College students, and even high school students, sometimes abuse Adderall in order to benefit from its stimulating effects. Some students use it in order to spend a late night studying, but there’s another recreational use of Adderall that is gaining popularity: mixing it with alcohol.
Oxycodone is the generic name of a prescription painkiller called OxyContin. OxyContin was first manufactured 20 years ago and is an extended release opioid when taken orally. However, OxyContin used to deliver its full rush all at once when injected until Purdue Pharma, the manufacturer of OxyContin, developed an abuse-resistant form of the pill.
Vicodin addiction is a serious and mounting problem in the United States. As the country faces an epidemic surrounding the over-prescribing of pain medications, opioids like Vicodin are becoming more and more available to teens.
Benzodiazepines are a category of psychiatric medications that work on specific neurotransmitters in the brain to produce a calming effect. They are used to treat anxiety disorders, panic disorders, seizures and sleep disorders. When taken as prescribed and to treat specific conditions, these medications aren’t typically dangerous, but there is the potential for benzodiazepines addiction when they are abused. Adolescence is an emotionally challenging time, and teens may seek benzodiazepines from the medicine cabinets of parents or relatives in order to escape the stresses of everyday life.
In a newly released full report, Virginia’s Child Fatality Review Team (CFRT) found that 26 teen overdose deaths that occurred in the state between 2009 and 2013 were fully preventable. The state’s CFRT studied the issue in response to the increase in overdose deaths throughout the state and across age groups. The number of deaths caused by poisoning or overdose in Virginia increased by 13% from 2012 to 2013. In addition to the findings that the teen deaths were preventable, CFRT also discovered risk factors and other important facts.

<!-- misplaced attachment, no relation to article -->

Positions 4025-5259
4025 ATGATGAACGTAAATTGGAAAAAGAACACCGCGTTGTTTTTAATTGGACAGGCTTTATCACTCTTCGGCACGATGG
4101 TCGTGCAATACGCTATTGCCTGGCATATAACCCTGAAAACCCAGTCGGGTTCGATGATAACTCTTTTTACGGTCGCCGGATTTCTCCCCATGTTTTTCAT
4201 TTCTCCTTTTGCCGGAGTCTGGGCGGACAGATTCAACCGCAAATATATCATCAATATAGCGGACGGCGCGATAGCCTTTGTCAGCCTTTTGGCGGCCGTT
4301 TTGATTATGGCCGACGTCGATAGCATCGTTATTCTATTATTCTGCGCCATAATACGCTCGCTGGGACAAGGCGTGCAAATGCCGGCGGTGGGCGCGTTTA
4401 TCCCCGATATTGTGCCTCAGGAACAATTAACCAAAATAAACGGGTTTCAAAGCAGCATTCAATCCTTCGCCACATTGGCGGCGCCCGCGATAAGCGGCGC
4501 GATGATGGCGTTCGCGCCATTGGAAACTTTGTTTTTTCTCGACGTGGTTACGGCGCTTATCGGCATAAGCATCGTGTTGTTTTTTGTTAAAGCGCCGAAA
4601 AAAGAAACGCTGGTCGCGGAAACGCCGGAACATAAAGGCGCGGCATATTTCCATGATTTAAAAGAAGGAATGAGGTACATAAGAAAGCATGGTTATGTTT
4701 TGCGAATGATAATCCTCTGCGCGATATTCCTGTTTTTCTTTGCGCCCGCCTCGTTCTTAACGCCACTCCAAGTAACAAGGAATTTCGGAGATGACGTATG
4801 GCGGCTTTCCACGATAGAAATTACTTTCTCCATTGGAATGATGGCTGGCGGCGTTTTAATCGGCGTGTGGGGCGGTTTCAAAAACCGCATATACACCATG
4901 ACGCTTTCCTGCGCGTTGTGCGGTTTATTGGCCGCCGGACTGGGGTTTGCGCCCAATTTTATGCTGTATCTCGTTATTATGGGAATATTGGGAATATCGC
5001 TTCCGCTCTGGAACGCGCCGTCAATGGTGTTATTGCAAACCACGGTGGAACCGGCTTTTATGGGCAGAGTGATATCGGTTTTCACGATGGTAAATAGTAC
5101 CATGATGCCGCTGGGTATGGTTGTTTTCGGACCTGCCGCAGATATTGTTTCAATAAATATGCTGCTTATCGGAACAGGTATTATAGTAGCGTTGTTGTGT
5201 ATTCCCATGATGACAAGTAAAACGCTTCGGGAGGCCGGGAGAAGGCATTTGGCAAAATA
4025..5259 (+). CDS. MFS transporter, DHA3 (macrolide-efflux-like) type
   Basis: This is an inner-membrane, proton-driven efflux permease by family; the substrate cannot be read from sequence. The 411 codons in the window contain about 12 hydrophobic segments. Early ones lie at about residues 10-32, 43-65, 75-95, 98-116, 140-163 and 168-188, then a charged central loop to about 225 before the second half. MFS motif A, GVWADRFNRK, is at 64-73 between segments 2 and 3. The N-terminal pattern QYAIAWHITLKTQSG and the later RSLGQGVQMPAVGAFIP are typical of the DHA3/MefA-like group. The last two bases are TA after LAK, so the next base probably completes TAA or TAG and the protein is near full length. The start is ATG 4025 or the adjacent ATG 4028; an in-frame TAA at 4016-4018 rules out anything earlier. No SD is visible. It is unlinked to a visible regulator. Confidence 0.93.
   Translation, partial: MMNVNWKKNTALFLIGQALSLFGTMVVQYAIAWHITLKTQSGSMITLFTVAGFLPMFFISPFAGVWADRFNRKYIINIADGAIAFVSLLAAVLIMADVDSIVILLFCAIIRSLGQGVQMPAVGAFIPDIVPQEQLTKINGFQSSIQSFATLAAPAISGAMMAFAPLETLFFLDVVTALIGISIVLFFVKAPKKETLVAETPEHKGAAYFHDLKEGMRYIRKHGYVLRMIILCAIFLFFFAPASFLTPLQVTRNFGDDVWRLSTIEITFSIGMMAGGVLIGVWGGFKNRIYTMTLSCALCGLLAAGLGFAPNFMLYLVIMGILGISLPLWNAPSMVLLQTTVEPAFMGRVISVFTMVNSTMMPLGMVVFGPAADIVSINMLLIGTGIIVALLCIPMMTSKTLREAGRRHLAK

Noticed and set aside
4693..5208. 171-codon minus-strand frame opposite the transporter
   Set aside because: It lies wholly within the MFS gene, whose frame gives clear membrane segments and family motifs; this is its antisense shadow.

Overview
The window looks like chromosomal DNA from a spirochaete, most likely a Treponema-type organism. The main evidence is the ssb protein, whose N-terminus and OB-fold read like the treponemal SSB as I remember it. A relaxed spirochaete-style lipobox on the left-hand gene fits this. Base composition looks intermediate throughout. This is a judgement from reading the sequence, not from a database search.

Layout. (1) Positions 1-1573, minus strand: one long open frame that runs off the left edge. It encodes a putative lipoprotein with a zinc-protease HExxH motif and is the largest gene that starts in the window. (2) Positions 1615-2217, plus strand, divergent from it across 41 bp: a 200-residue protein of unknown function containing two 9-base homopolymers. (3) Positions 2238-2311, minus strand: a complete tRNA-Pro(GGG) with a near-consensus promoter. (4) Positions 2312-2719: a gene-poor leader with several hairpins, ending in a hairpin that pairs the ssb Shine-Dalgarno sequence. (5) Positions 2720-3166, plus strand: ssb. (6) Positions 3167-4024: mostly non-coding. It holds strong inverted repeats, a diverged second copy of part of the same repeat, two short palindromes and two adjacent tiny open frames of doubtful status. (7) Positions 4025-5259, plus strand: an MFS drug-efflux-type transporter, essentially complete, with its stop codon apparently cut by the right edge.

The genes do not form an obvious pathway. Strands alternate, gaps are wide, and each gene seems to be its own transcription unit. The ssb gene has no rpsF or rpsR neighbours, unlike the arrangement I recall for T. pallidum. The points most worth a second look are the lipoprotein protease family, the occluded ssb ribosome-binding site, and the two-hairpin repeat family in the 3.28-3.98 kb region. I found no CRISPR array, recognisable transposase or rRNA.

Researchers from the Nationwide Children’s Hospital have recently discovered that the number of children younger than 6 years old exposed to marijuana is rising. Results from their study, published online in the journal Clinical Pediatrics in June 2015, showed a 147.5% increase in marijuana exposure among those under the age of 6 between 2006 and 2013. That rate soared almost 610% during the same time period in states that have legalized the drug for medical purposes.
Additionally, researchers found that the exposure rate in the states that legalized marijuana between 2000 and 2013 rose nearly 16% per year after the legalization. They also spotted a significant jump the year legalization took place. Even the states in which marijuana remained illegal by 2013 showed an increase of 63% among the rate of exposed children 2000 to 2013.
“The high percentage of ingestion in children may be related to the popularity of marijuana brownies, cookies and other foods,” Henry Spiller, MS, DABAT, a co-author of the study and director of the Central Ohio Poison Center at Nationwide Children’s Hospital said in a news release. “Very young children explore their environments by putting items in their mouths, and foods such as brownies and cookies are attractive.”
Straddling two cultures is challenging, and for Hispanic teens it means being at a greater risk for depression, binge drinking and smoking, according to recent research from Florida International University (FIU) and New York University (NYU). The studies questioned Hispanic teens from Miami, Los Angeles and New York City and found that stress caused by discrimination and other factors correlated with mental health and substance abuse issues.